Annukka Vähäsöyrinki and Johanna Sumuvuori: Humanitarian Crisis or Europe’s Crisis?
  • uutinen_kuva
3 May 2016

© Caroline Gluck/Oxfam

The media plays a big part in defining which topics are spoken of and from which viewpoint. For example, understanding of the so called “refugee crisis” forms according to how it is covered in press and who gets to comment on it.

In Autumn 2015 the Finnish Institute in London and the Finnish Cultural Institute for the Benelux launched a joint media survey project, which examines how the current refugee and asylum seeker situation is presented in the main print media in Finland, Belgium and the UK. The studied newspapers are Helsingin Sanomat and Aamulehti from Finland, Le Soir and De Morgen from Belgium and The Guardian and The Times and from the UK.

The refugee and asylum seeker situation is present across Europe in many different ways. The general climate of opinion is determined largely by media. Media may also choose whose opinions are hears. This has an affect also on political discussion.

According to the International Organisation for Migration (IOM) over 1 million people arrived to Europe in 2015 to seek refuge for humanitarian reasons, mainly caused by the Syrian war. The number is the highest for 20 years.

The terrorist attacks in Paris in Autumn 2015 and in Brussels in Spring 2016 have turned public opinion more negative towards refugees and asylum seekers. According to the United Nations High Commissioner for Refugees, however, the general attitude has steadily harshened in Europe during the past years, already before the tragic attacks. There are many reasons for this, such as the financial crisis, significant growth in refugee and asylum seeker numbers and the rise of nationalist parties across Europe.

According to the Institutes’ joint media study, refugees and asylum seekers are primarily described as a problem, threat and crisis. They are portrayed as a force of nature; a wave, flood or avalanche, which flushes over Europe.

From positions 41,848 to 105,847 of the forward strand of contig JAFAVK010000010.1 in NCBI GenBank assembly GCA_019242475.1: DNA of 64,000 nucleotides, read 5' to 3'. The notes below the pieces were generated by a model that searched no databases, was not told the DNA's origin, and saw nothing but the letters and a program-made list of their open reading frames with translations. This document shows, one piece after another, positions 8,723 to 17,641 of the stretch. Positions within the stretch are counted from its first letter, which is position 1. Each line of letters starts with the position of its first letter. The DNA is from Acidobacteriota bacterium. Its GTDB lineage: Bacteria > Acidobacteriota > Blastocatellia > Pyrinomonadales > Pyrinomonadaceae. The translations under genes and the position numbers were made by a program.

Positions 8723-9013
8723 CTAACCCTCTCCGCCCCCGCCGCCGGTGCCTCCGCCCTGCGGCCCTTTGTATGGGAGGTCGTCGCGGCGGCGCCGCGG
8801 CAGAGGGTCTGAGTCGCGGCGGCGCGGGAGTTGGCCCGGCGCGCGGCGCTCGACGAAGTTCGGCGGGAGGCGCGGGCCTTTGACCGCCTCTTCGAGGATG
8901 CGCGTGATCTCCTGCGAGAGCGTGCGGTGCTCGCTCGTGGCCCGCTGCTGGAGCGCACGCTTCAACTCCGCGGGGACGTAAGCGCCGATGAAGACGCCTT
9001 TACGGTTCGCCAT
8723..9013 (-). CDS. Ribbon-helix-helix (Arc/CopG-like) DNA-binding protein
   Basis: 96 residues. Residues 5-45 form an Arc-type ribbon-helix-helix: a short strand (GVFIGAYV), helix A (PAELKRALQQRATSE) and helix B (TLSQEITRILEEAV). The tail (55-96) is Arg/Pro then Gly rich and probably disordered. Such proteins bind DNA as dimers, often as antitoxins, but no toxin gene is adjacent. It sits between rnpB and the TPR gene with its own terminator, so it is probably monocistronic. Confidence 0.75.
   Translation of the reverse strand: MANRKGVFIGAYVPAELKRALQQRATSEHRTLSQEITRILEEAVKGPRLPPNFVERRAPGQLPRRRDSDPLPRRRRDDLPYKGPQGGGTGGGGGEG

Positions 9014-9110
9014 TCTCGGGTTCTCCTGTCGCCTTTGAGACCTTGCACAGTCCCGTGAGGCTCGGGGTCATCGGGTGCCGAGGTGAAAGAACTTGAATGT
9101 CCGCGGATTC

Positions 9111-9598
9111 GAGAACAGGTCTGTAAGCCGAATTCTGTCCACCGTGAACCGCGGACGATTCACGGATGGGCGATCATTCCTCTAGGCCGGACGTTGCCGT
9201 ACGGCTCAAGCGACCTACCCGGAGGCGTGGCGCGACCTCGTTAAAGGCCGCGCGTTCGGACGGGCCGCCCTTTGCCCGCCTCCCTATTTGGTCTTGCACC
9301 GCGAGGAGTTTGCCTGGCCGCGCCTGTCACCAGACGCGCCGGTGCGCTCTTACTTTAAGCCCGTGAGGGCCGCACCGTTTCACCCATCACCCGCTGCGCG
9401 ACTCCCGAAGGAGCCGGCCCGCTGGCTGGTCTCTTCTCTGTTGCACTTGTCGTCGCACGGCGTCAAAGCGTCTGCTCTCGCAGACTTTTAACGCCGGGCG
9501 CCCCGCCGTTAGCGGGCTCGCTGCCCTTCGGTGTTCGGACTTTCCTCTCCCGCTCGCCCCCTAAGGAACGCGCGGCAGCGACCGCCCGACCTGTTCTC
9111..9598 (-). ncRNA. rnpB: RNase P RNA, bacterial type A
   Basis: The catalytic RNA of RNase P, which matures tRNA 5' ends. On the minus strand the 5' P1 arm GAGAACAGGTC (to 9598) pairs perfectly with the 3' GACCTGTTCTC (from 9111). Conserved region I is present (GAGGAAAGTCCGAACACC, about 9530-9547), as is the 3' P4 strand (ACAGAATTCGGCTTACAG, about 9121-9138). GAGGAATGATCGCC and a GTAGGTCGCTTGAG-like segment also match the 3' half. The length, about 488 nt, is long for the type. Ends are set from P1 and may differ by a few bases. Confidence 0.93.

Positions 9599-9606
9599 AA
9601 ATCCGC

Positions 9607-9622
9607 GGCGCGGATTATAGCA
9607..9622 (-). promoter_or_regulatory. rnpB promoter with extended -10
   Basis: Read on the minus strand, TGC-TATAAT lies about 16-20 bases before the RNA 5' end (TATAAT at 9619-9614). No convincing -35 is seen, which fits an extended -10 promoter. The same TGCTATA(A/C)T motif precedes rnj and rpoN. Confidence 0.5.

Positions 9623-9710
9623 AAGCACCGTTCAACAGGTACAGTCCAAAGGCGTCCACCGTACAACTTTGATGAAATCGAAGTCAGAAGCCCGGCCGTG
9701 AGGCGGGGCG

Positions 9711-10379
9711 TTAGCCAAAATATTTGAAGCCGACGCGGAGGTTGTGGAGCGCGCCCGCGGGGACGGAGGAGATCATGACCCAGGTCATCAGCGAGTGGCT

The crisis is depicted to be mainly the crisis of European political leaders and the crumbling European Union. It is also described as a crisis of European identity, values and world view. However, the refugee and asylum seeker’s points of views are not described as much, and the wider context or the humanitarian nature of the crisis is debated even less. According to the study, British media bring forward humanitarian angles the most, describing for example the dangerous journey over Mediterranean.

It is notable, that threatening and negative associations are based primarily on politician’s and authorities’ statements, whereas the journalists and interviewed specialists often present diverse analytical opinions and provide contextualizing background information on the topic. The study leads us to believe, that media is still taking responsibility for providing diverse and pluralistic information. At least in the countries examined in this study, where freedom of press still prevails.

Finland is home to the freest press in the world. In 1991 the Declaration of Windhoek was signed at the United Nations Educational, Scientific and Cultural Organization’s (Unesco) General Assembly. According to the declaration free and pluralist press is central for ensuring financial and democratic development of nations. In countries where freedom of press prevails, self-regulation is often used. For example in Finland the Union of Journalists has formed guidelines for journalists, which state that “A journalist is responsible first and foremost to his/her readers, listeners and viewers. They have the right to know what is going on in the society.”

The Declaration of Windhoek is celebrated annually at Unesco World Press Freedom Day, which will take place this year in Helsinki, Finland. The study will be published on 3 May at the event in Helsinki, and discussed later on at events in Brussels and London. Please find more information about the publication events on the Institutes websites closer to date.


Johanna Sumuvuori, Head of Programme (Society), The Finnish Institute in London
Annukka Vähäsöyrinki, Head of projects, Finnish Cultural Institute for the Benelux

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